Wagoner's departure is the prelude to another round of government loans expected for GM, which is struggling to put together a restructuring package outside bankruptcy court. Last night, the Wall Street Journal and others reported that President Barack Obama asked for Wagoner's resignation in exchange for new loans that would give the automaker an additional 60 days to finish a plan to cut its massive debt by two-thirds, reach an agreement with the United Auto Workers on health and pension benefits, and finalize a plan to shut down or sell some GM divisions.
In Wagoner's place, former vice chairman Fritz Henderson, 50, will step in as CEO. There's no word on whether his appointment is permanent or temporary, as the Detroit newspapers have floated several names for potential chairmen of the company, including that of Roger Penske.
Across the table at the bailout talks, Chrysler's Bob Nardelli has apparently not been asked to resign though that company will also be given another 30 days and more operating loans to complete a deal in which Italy's Fiat will take a 35-percent stake in the smallest domestic automaker. Nardelli, a recent arrival at Chrysler under its latest owners Cerberus, is an ex-Home Depot veteran who has kept a lower profile during his tenure as Chrysler tries to cut and cleave its way back to financial health.
Wagoner's resignation will have little effect on the new GM plans for restructuring, according to David Cole, the chairman of the Center for Automotive Research in Ann Arbor, Mich. Cole tells the AP that "I don't think you would see any shift or significant change at all with Rick's leaving. I think the course they're on, they're on."
So why the resignation? Wagoner's tenure framed a massive slide in GM's market share to its present 18.3 percent, and also, ironically, included a $2 billion payoff to Fiat for a failed partnership. Wagoner also fast-tracked the current generation of GM full-size SUVs and pickups over smaller, more efficient vehicles--a move that's been lampooned as out of touch. However, until gas prices soared in mid-2008, GM's big trucks turned in vast profits that helped keep the company afloat, particularly while it recrafted its car lineup and engineered award-winning vehicles like the new Chevrolet Malibu and forward-thinking efforts like the 2011 Chevrolet Volt plug-in hybrid.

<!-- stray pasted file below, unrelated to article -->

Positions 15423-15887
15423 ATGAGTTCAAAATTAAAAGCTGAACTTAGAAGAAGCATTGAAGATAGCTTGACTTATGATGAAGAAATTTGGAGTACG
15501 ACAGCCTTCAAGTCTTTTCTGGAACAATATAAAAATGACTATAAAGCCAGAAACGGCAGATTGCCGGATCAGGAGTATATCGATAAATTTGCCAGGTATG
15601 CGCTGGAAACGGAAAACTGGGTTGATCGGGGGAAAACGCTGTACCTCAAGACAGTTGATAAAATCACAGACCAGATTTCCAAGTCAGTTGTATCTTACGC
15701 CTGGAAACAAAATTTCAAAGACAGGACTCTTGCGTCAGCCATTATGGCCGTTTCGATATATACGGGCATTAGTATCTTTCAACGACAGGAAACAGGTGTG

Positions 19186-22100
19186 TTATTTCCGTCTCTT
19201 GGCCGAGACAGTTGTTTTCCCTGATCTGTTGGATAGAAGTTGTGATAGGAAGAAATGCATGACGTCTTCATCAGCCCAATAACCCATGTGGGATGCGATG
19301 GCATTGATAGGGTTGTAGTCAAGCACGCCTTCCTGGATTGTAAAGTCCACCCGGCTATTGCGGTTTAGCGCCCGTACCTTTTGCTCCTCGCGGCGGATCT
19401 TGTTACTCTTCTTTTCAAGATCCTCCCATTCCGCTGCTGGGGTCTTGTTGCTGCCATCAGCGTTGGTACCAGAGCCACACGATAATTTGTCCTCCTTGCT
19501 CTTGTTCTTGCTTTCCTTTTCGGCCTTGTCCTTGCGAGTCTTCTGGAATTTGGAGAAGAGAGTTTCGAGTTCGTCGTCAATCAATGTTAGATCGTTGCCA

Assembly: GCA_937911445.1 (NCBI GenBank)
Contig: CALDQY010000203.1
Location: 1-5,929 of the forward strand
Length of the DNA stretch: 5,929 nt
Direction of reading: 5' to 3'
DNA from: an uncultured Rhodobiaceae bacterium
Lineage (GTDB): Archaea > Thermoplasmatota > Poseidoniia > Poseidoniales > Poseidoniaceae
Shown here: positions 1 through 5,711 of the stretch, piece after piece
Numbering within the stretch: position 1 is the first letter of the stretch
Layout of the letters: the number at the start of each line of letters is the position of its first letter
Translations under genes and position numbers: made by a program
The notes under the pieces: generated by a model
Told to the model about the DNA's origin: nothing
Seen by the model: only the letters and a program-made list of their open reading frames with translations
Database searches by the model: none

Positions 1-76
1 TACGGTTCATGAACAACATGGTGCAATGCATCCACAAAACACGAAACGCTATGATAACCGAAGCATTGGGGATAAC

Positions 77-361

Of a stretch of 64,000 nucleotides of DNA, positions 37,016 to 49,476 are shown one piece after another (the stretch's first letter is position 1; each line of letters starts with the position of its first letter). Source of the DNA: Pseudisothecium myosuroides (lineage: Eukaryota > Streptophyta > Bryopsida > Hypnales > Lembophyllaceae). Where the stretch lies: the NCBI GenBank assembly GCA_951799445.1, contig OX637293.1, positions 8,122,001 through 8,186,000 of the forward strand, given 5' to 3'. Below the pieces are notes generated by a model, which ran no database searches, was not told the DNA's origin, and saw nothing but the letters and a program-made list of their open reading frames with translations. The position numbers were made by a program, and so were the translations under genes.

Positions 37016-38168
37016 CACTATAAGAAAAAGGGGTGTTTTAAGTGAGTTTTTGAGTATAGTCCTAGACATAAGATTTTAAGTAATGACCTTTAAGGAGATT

In political terms, Wagoner's a convenient fall guy for the Administration as it threatens automakers with a forced Chapter 11 bankruptcy filing if restructuring deals are not reached very soon.
Unfairly or not for Wagoner, the ex-Duke basketball player's tenure at the helm of GM effectively ended on the day his beloved Blue Devils bowed out of this year's NCAA men's basketball tournament--far shy of the results either had hoped.
GM Statement On Officer And Board Announcements
GM is announcing the following changes in the corporate officers and the board of directors:
Rick Wagoner is stepping down as chairman and CEO, effective immediately. Wagoner, 56, was named president and CEO in 2000, and assumed the role of chairman in 2003.
Fritz Henderson, GM president and chief operating officer, will serve as CEO. Henderson, 50, was named to his current position in 2008. He was previously vice chairman and chief financial officer.